Try as we might, sometimes the dentist can seem like a scary place for children. However, there are things both you and your dentist can do to ease the process for your child and make him less afraid of the dentist.
We do our best to make our office as open and as friendly as possible for your child, down to showing them each tool we use and explaining the process in a way they can understand. However, that may not always be what your child sees. He may hear a lot of unfamiliar sounds and see a lot of foreign metal instruments around him. Even if your first visit went well, the second may not.
The bristles of a brush get teeth cleaner than a cloth. As soon as the first tooth sprouts, start a routine of brushing your child’s teeth twice a day. As much as he may squirm away from you, it is very important that his teeth be brushed before bed. It can be a tough process sometimes, but your child is not capable of brushing his teeth effectively until he’s around six years old. He will need your help until then, and the benefits of keeping his teeth healthy will certainly pay off in fewer cavities and toothaches.
Avoid talking to your child about your own dental experiences, and don’t bring your child to any of your own appointments to get her acquainted with the dentist office. This can do more harm than good, as your child is seeing you in a more vulnerable position and he can read any anxiety or pain you may be feeling.
If your child is ever having a tantrum at the dentist’s office, remember to stay calm. Her dentist may ask for your assistance in these moments, and your child will take more cues from you than anyone else in the room. If you remain collected and reassuring through her anxiety, it will help to calm her down.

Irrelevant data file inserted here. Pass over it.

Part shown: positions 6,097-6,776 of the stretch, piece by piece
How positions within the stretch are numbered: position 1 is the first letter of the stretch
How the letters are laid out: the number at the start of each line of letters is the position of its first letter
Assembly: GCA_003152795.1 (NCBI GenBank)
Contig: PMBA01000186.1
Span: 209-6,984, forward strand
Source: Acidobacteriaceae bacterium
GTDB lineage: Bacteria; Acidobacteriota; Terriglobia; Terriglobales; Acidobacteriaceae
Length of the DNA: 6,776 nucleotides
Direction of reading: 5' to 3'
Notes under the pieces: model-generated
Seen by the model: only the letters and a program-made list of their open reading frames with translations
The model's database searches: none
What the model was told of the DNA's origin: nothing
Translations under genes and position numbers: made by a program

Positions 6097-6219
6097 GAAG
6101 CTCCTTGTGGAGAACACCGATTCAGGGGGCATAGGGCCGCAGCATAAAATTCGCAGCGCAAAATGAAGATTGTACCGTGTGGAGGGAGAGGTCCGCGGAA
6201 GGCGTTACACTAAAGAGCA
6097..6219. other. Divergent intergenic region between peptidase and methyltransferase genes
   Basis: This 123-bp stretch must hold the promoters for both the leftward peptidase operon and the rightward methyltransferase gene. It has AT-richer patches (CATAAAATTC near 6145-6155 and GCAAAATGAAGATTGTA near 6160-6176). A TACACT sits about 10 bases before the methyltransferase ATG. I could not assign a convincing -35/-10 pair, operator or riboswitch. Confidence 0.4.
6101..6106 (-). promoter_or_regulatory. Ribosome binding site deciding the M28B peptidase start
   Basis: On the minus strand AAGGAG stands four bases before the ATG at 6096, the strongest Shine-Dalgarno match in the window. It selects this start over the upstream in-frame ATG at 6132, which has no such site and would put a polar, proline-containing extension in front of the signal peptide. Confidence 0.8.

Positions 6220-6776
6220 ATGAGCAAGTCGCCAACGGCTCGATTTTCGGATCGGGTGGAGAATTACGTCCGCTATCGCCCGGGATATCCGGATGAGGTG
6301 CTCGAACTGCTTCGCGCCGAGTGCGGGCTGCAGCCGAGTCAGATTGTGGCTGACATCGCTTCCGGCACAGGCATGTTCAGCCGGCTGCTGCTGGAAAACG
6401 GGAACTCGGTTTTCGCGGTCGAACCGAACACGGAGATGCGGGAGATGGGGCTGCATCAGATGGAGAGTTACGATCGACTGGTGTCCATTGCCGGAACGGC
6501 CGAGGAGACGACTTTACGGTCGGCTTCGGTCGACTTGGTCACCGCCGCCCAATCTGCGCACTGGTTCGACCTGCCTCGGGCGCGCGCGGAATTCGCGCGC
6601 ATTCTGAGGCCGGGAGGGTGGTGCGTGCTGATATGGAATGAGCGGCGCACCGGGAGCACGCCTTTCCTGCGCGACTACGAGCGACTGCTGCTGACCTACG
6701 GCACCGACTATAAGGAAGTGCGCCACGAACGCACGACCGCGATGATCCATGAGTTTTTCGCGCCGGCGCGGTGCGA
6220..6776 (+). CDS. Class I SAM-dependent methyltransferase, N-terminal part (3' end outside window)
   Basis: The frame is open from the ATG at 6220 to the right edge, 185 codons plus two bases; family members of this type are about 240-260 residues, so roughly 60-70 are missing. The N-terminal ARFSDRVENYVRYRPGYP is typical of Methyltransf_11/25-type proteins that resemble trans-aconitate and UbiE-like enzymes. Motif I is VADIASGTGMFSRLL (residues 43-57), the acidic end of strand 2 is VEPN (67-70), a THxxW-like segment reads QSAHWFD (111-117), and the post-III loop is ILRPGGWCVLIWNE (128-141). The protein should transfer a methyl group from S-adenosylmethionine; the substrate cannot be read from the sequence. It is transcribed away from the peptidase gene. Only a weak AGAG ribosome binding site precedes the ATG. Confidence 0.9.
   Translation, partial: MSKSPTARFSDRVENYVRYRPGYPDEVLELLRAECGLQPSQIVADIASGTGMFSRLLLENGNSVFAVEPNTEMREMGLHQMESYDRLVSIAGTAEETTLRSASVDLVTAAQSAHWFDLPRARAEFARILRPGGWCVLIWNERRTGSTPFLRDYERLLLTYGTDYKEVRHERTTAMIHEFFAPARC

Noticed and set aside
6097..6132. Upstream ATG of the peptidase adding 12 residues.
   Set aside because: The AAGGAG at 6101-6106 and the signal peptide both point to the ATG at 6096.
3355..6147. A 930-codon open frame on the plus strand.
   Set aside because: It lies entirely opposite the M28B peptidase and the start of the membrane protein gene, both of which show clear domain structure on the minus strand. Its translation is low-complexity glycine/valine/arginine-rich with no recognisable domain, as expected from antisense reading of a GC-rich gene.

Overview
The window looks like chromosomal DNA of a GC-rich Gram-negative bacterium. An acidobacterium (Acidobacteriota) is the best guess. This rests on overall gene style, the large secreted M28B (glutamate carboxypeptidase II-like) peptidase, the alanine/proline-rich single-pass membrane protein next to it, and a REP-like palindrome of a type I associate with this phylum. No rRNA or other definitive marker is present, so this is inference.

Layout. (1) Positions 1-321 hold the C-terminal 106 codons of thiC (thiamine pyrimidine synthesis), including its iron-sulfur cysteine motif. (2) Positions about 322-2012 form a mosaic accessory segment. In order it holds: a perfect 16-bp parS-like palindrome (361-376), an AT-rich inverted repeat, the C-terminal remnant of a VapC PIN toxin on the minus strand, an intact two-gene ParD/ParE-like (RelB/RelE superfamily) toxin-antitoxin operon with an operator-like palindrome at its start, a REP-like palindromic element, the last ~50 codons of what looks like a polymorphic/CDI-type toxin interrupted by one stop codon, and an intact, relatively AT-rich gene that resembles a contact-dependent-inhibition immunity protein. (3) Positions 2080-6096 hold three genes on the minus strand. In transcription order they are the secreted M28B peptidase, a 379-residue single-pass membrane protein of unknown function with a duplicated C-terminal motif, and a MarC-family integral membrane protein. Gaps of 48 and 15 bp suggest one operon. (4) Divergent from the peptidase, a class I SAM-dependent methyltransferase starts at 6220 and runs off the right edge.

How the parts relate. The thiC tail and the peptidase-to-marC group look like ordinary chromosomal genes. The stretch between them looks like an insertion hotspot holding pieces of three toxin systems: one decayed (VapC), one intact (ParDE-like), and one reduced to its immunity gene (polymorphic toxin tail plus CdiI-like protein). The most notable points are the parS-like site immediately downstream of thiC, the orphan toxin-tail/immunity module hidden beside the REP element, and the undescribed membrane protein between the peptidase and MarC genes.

Provided she is of age to understand you, make sure your child knows she has a dentist appointment coming up well in advance. Be positive about it. Children react better to a predictable routine, so if your child knows when to expect her appointment, you’ll be minimizing any anxiety she may be feeling, and she will likely be more accommodating.
Just don’t be too detailed in describing what the appointment entails. She may benefit from knowing when her appointment is, but not what goes into it. She may end up having more questions for you, which can actually raise her anxiety levels.
Also avoid misleading her, or telling her the appointment will be fine. If it doesn’t go well, she may not trust her experiences at the dentist during her next visit.
With the Dentist
Your dentist is trained to recognize patient behaviours, including when someone is feeling anxious.
First and foremost, the dentist office should be a relaxing place for your child. This means avoiding any language dealing with pain or discomfort. Dentists will often detail the process with your child first, showing off tools, and even demonstrating the process on himself or herself first, in order to make your child feel more comfortable. Sometimes having your child hold the tools himself can bring him a sense of control during the appointment.
Your dentist may distract your child with a story or conversation beforehand, or ask your child to imagine a pleasant place or memory. Sometimes bringing a toy from the waiting room to the dentist’s chair can be a good distraction for your child, or having him count something in the room.
Lastly, giving positive reinforcement throughout the check-up can be very helpful in getting your child to cooperate during his check-up—this could include rewarding him with small toys or stickers or allowing him to pick his own reward out of a box. However, he must value the reward or else this method will not be effective during following visits.
The methods we use are in service of seeing your child’s dental appointment through to the end. It is important that we complete treatment with your child; to maintain the health and development of her teeth, but also to allow her to understand a regular visit to her dentist. Dental anxiety comes from not knowing what to expect, and going through a full appointment will allow her to set realistic expectations and face her next appointment more bravely.